Texans will know what Texas nationalism is about generally.  There is also a semi-organized movement of several hundred thousand people trying to push a secessionist agenda, but it has historically been a republican movement.  The elite in Texas hate the federal government but will never get on board with a separate republic for a lot of reasons.  A monarchy would give the elite a lot more comfort about breaking off.

Distributism is an economic school of thought within Catholic Social Teaching.
http://en.wikipedia.org/wiki/Distributism

Patriarchy has a lot of different definitions.  I'm using the term in the evolving neoreactionary sense.  Since the sexes are not equal and decisions must be made to favor the interest of one sex over the other (particularly in family law), then favoring men is the better way for the state to proceed.

There are already great Texas groups that are working on the issues separately.  Unlike most of the United States, Texas actually functions.  The purpose of the Institute is to unite a broader coalition in the hopes of getting Texas out of the United States before its too late.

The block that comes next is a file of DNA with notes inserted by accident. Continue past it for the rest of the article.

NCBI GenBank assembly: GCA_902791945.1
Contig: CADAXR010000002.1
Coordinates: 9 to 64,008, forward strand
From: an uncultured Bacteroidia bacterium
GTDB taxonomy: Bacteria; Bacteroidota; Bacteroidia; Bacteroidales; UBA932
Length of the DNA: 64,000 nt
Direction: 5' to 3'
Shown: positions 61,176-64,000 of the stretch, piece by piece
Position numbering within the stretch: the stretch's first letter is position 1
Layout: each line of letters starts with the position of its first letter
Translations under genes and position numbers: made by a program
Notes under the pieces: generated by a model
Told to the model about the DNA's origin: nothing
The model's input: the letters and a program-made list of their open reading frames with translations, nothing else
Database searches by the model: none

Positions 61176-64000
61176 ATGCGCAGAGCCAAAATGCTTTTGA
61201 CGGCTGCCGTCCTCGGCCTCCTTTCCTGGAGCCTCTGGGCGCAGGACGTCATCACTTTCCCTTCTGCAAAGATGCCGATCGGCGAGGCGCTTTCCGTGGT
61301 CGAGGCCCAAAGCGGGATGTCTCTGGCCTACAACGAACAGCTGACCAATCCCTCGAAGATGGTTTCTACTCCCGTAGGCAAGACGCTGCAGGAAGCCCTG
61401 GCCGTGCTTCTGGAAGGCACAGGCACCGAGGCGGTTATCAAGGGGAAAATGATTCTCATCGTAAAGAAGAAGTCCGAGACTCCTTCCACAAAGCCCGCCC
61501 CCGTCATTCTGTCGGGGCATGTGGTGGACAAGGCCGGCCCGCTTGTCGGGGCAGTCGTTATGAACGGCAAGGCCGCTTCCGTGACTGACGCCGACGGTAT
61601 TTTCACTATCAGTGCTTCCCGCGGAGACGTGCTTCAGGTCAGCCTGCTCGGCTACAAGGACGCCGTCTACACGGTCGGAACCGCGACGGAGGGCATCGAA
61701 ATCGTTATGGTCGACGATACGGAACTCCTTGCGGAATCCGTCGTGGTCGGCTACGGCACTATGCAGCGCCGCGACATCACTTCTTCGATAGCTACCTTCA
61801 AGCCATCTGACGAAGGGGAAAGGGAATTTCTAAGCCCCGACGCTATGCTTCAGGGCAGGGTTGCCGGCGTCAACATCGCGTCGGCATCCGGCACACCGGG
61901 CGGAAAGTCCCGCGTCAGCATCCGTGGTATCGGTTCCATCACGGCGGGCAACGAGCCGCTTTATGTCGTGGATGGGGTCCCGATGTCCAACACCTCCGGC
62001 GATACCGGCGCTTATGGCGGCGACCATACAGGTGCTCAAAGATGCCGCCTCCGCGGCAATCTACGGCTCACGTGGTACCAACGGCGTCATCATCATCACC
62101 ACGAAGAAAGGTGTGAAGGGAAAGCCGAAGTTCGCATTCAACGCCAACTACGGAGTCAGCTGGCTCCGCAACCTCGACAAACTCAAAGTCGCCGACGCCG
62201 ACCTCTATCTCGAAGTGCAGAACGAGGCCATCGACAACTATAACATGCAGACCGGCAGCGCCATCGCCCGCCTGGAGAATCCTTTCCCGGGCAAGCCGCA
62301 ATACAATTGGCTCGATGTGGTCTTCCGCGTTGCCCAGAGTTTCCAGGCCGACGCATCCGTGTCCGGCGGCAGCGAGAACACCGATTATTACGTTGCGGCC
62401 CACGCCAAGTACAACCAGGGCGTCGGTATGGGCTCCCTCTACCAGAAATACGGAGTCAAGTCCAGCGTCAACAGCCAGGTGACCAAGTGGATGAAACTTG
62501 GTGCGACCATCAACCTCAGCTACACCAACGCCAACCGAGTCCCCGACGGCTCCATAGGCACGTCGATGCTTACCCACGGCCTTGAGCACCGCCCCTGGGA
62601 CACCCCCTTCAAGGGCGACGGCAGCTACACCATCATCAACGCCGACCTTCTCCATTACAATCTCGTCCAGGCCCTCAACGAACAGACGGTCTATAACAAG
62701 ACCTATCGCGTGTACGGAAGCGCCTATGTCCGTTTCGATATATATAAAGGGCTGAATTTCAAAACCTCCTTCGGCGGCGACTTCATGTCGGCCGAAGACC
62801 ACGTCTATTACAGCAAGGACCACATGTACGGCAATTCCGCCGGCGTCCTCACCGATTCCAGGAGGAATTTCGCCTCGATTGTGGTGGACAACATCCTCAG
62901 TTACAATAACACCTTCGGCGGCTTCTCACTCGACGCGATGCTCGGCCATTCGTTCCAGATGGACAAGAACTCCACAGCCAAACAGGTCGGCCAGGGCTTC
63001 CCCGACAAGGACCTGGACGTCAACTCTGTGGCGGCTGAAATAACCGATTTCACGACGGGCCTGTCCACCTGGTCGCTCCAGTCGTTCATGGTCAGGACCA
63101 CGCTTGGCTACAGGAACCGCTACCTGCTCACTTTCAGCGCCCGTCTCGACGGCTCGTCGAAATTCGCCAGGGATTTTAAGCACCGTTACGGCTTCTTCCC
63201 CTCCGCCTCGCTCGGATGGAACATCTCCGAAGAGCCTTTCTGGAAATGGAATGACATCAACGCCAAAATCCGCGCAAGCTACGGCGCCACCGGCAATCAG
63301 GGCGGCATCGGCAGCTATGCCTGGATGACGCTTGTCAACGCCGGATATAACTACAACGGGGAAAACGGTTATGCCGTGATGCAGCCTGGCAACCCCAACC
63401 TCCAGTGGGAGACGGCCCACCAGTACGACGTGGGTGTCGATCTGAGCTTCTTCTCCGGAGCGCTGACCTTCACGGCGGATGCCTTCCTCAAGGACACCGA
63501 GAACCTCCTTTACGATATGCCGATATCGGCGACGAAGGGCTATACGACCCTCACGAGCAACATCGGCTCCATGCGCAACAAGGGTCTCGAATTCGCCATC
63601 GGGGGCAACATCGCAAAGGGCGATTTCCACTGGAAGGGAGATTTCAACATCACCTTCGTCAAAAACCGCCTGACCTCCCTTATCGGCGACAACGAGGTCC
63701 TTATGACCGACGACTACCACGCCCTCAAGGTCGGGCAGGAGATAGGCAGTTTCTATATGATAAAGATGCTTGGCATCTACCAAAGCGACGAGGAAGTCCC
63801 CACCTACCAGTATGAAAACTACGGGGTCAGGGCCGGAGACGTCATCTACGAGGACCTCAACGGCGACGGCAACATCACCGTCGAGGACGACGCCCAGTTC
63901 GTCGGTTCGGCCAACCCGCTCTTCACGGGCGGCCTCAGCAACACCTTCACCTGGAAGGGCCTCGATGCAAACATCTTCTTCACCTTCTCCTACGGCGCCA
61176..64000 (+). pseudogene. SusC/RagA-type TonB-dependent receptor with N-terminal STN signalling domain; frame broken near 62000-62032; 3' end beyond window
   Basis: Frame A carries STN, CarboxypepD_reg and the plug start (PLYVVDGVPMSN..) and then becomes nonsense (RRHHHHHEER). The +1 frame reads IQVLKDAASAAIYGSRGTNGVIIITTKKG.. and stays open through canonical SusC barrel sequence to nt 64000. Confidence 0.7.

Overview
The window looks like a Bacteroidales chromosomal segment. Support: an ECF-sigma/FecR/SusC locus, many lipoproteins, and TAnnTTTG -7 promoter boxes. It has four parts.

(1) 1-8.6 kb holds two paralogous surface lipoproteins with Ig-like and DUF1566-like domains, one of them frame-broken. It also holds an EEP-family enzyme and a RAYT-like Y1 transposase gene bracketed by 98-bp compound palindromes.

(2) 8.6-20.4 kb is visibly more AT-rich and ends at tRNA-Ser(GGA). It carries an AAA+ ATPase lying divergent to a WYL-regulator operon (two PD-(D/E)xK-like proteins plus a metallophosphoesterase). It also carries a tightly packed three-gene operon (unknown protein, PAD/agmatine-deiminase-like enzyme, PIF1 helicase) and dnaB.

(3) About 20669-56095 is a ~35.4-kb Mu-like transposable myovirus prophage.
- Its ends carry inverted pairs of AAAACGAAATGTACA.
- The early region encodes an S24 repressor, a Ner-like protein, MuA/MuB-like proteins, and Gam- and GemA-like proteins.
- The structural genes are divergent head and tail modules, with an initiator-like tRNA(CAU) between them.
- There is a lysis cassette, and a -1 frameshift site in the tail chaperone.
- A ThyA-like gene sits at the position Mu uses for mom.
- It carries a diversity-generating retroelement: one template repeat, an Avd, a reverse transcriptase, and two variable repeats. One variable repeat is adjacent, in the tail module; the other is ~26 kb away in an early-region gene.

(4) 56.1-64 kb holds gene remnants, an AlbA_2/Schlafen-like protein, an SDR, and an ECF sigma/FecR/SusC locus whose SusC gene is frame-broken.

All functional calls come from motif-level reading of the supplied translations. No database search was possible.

Wessexman

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Reply with quote  #6 
Whilst it is perfectly true that hitching your monarchist wagon to other controversial positions like patriarchy and distributism might make it even more controversial and harder to sell, it might, on the other hand, allow you to present a more holistic and attractive message, and so actually get more support. It is a tightrope. I certainly don't think traditional families and distributism (which is just economic traditionalism) are necessarily going to make such a movement more unpopular. It will really depend on circumstances and how the issues are approached.
gianni

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Reply with quote  #7 
I agree with Wessexman !
jackist